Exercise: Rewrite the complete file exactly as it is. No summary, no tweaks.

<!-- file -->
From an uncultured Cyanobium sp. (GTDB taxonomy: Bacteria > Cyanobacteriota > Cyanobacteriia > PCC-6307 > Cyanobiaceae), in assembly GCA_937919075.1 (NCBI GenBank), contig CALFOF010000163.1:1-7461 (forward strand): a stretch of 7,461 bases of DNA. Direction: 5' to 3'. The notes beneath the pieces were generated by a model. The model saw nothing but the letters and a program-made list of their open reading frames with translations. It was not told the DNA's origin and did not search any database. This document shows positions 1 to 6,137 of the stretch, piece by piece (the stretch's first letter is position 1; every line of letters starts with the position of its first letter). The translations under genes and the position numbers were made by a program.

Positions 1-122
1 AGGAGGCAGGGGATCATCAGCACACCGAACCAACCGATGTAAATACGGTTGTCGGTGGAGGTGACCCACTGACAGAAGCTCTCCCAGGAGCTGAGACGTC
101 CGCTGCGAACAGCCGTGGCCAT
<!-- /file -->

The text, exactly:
From an uncultured Cyanobium sp. (GTDB taxonomy: Bacteria > Cyanobacteriota > Cyanobacteriia > PCC-6307 > Cyanobiaceae), in assembly GCA_937919075.1 (NCBI GenBank), contig CALFOF010000163.1:1-7461 (forward strand): a stretch of 7,461 bases of DNA. Direction: 5' to 3'. The notes beneath the pieces were generated by a model. The model saw nothing but the letters and a program-made list of their open reading frames with translations. It was not told the DNA's origin and did not search any database. This document shows positions 1 to 6,137 of the stretch, piece by piece (the stretch's first letter is position 1; every line of letters starts with the position of its first letter). The translations under genes and the position numbers were made by a program.

Positions 1-122
1 AGGAGGCAGGGGATCATCAGCACACCGAACCAACCGATGTAAATACGGTTGTCGGTGGAGGTGACCCACTGACAGAAGCTCTCCCAGGAGCTGAGACGTC
101 CGCTGCGAACAGCCGTGGCCAT